June 20, 2008

Consulting 101

If you haven't read Tim Wise in the Mid Ocean interview today you should, if only to realise how uninformed he is.

The statement below should clarify just how inapplicable this guy's theories are to Bermuda:

"But the reality is the white people who aren't rich - is their mortgage in the hands of a black banker. Is their job in the hands of a black employer. Is their child's education in the hands of a black teacher."

Yes. Yes. And yes in many cases.

He gives himself a little wiggle room as an escape hatch, but it's all for naught wrapped up in consultant-speak:

"If so, then at least theoretically they could have a point although we'd still have to excavate the practicality."

Excavate the practicality? Huh? Consultant mumbo-jumbo. Perhaps we need to find some 'synergies' so that we can determine his 'value added' 'going forward'.

If he wasn't being thrust to the fore as the authoritative voice on race by the political spin doctors and Bermuda's equivalents of Lenin's soviet sympathisers - rather harshly termed his "Useful Idiots" (those who are lapping the Big Con up) - it would serve as an entertaining diversion.

Larry Burchall in the Bermuda Sun today calls him a 'snake oil salesman'. That's a little harsh; he's simply a businessman. One literally in the business of race.

He knows who his audience is and has carved a nice living off this issue.

Anyone with a clue about Bermuda knows that probably over half of Bermuda's mortgages are held with a 'black banker', namely Phillip Butterfield, CEO of the Bank of Bermuda and the brother of the Premier (a scenario that is eerily similar to the old Front St. oligarchy with Bank CEOs with close ties to the political leadership).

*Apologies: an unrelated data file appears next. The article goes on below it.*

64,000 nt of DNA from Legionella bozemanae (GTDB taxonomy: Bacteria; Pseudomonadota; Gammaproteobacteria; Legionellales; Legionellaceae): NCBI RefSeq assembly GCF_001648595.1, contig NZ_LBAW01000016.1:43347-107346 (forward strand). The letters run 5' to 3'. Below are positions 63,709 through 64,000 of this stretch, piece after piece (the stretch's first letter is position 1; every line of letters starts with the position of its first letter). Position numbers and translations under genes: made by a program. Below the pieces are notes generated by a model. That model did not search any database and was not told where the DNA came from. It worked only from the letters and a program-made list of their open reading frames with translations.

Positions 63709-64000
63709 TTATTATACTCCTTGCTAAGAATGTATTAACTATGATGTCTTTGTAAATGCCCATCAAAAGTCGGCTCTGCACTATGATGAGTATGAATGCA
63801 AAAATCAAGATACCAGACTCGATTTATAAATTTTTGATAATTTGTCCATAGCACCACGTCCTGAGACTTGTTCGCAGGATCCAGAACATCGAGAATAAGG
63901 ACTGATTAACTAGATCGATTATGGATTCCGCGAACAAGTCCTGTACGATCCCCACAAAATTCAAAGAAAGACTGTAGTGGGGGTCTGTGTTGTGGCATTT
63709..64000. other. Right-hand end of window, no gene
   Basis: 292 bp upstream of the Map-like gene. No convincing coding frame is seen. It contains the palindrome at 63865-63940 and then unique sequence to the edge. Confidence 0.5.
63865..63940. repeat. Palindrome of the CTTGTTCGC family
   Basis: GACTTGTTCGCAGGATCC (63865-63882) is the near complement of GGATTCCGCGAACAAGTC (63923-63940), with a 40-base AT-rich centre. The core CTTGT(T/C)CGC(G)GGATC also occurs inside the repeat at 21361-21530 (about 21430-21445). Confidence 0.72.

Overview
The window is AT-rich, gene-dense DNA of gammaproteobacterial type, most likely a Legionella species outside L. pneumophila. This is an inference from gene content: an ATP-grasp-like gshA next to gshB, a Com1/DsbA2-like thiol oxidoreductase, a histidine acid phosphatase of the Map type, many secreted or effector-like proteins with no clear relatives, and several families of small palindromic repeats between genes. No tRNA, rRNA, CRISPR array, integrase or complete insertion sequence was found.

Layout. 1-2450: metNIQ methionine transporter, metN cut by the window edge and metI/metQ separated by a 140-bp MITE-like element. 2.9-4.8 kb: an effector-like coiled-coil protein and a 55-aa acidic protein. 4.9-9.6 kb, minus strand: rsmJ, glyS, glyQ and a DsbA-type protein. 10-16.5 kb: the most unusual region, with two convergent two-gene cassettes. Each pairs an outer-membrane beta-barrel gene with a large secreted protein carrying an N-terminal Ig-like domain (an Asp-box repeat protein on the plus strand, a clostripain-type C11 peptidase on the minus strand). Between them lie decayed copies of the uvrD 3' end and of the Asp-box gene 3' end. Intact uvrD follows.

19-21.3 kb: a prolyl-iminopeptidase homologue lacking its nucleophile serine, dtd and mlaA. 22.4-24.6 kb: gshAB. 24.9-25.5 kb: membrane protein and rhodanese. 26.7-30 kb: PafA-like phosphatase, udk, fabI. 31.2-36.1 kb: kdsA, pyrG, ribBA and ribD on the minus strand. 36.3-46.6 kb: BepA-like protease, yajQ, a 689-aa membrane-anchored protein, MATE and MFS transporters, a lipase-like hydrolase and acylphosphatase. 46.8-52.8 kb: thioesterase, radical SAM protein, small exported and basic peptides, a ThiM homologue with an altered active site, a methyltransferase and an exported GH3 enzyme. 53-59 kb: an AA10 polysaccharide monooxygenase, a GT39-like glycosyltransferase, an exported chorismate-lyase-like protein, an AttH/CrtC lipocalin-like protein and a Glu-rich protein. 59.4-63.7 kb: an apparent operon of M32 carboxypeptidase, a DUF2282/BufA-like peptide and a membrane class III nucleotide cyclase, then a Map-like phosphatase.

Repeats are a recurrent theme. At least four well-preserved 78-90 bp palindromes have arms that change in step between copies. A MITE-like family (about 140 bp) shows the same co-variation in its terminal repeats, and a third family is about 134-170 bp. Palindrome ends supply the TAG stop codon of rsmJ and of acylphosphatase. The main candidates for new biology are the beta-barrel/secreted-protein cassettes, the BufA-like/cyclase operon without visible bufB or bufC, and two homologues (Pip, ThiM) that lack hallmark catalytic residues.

Someone might also like to inform him that all Bermudian children - regardless of race - have been, and will continue to be, educated by black teachers, despite his prejudicial and uninformed statement to the contrary about how many white parents will have their children educated by black teachers.

I'd say all at some point in their lives.

Same goes for black employers and business owners with white employees.


Maybe in America he can make these arguments, but not here. He's clearly clueless here (hence why he was hired: easily manipulated to the political agenda).

Wise applies his US-centric view, where blacks are a demographic minority (~12%), to Bermuda where they are in fact a majority (~ 70%). Of course they could practice racial discrimination if they so desired.

That's not a controversial statement. It's a fact.

He is an American who was intentionally selected because his angle meshes well with a political agenda and he'll happily give his stump speeches to a new audience. He's been imported to peddle those inapplicable arguments here at probably pretty good rates.

This is the same North American view that Ewart Brown experienced living outside of Bermuda and is his context when talking about Bermuda (Back to the plantation talk for example), so it plays right into his hand.

Whether discrimination does occur in fact is an entirely different argument; but it's not helpful for this so-called expert to be given a pedestal to peddle his product in a place he clearly knows so little about.

This is a business for him, and Consulting 101 tells you to maximise your profit margins by reusing your work. So from that perspective I'm not surprised.

I'd suggest he spend more time listening and less time talking about a place and a history he clearly knows little to nothing about.

Posted by Christian S. Dunleavy